Mechanical stimulation is an effective way to make plants grow tougher and preventing excessive stem elongation (stretching). Brushing is the simplest way of treating transplants in the greenhouse. Like everything with plug production, it needs to be done just right to be effective, but it can be a useful tool.
How to brush: Brush across the top of the canopy in long gentle strokes. The best tool depends somewhat on the width of the bench. An unpainted broomstick is good because the leaves don't stick to it. A piece of 3/4 conduit inside a piece of 2 plastic pipe should work for larger benches because the plastic pipe can roll to prevent plant damage. Run the tool about 1/2 to 1 inch below the top of the canopy to lean the plants over gently.
See longer video.
How much to brush: The amount needed varies with the season. In spring, 10 times back and forth, once a day, is about right. In mid-June it takes 20 strokes. More treatment than that can damage the leaves. If you see damage, it is too much!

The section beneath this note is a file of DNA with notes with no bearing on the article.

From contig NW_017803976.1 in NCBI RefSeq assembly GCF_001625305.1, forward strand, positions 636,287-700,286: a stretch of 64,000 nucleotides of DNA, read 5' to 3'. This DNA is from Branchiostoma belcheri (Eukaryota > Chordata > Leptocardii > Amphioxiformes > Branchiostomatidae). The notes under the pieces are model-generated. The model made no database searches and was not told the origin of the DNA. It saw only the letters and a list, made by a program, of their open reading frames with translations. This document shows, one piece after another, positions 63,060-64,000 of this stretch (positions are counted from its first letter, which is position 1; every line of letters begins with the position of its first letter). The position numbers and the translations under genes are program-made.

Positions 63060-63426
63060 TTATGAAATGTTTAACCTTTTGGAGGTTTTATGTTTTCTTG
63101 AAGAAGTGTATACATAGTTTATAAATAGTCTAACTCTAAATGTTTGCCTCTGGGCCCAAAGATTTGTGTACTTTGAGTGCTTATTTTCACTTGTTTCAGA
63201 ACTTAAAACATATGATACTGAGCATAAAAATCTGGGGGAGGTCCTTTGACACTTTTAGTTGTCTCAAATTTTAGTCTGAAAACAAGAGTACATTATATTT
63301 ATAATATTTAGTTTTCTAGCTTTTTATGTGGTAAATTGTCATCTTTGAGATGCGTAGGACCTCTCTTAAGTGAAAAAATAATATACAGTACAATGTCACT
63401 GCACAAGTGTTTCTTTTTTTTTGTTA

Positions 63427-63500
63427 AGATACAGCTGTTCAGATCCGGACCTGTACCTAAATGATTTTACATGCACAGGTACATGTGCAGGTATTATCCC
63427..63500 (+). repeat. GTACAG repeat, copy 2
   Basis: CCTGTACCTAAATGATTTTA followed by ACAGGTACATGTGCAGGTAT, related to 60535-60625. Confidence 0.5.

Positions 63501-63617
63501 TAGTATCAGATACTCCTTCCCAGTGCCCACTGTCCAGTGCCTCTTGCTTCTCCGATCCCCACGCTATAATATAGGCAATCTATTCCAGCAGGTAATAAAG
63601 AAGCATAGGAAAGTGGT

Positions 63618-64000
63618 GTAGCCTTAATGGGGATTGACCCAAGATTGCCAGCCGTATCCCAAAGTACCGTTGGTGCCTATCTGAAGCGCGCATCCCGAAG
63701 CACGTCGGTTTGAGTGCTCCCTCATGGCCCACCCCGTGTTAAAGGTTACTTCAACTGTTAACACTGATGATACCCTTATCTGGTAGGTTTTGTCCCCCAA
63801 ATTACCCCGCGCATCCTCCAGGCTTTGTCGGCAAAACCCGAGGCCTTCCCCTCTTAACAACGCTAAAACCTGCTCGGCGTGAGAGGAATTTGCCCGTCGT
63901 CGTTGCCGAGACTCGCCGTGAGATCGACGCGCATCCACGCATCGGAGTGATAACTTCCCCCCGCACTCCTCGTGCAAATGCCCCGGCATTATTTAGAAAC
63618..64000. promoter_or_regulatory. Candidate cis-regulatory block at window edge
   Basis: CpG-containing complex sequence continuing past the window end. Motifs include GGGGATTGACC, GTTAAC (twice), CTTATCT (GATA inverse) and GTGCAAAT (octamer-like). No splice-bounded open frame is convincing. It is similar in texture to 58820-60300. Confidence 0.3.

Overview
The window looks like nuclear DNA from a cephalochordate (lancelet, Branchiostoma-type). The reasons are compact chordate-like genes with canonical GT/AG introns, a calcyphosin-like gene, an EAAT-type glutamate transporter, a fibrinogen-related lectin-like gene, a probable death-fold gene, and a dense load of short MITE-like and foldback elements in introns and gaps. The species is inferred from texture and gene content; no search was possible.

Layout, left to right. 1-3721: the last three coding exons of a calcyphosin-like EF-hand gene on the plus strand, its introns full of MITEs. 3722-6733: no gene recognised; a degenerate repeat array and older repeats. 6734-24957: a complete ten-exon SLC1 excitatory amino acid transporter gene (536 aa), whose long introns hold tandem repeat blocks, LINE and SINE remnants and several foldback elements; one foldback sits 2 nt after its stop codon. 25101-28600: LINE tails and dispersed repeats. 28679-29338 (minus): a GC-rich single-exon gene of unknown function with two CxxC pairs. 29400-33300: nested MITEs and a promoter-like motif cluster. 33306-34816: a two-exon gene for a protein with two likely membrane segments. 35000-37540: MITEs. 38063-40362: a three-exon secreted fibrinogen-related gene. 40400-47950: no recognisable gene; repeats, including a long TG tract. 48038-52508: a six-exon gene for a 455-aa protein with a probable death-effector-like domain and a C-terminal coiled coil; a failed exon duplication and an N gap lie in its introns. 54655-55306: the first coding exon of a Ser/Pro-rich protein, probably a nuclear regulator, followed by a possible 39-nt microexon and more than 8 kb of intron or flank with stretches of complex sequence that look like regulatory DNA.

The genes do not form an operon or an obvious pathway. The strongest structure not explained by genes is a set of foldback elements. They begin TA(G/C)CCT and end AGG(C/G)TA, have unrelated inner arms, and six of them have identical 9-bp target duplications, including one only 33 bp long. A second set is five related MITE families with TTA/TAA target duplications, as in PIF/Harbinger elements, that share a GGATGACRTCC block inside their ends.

With a long bench, it can take a while to go to one end and back. That seems not to matter. We had the same effect whether the stokes came continuously or up to 10 minutes apart. The plants remember, and add up, the stimulus over a rather long time.
When to start: Tomatoes: Begin treating when the plants are about 2-1/2 inches tall. We have found little benefit is starting earlier, and the chance of damaging the small plants is greater. Starting later is not only ineffective, but the leaves are so big that they tear. If the plants have been treated starting at 3 inches, the leaves are hardened to the treatment and handle it well even when the plants are larger.
Cucumbers: Begin as soon as the cotyledons open, and brush for the next 5 days. It keeps the hypocotyl about 25% shorter.
The first day or two, a lighter treatment is a good idea. You will notice that the plants wilt immediately the first time. They recover quickly and don't wilt when they are used to being brushed. In fact, brushing pioneer Dr. Joyce Latimer considers this treatment to condition plants for the field. She does not harden them outside before transplanting.
When to brush: Brush when the foliage is dry but the plants are not wilted. Mostly, this will be before watering in the morning. We have found similar effectiveness in the morning and afternoon.
Back to Thomas Björkman home
York State Agricultural Experiment Station, 635 West North Street,
Geneva, New York 14456
July 30, 2010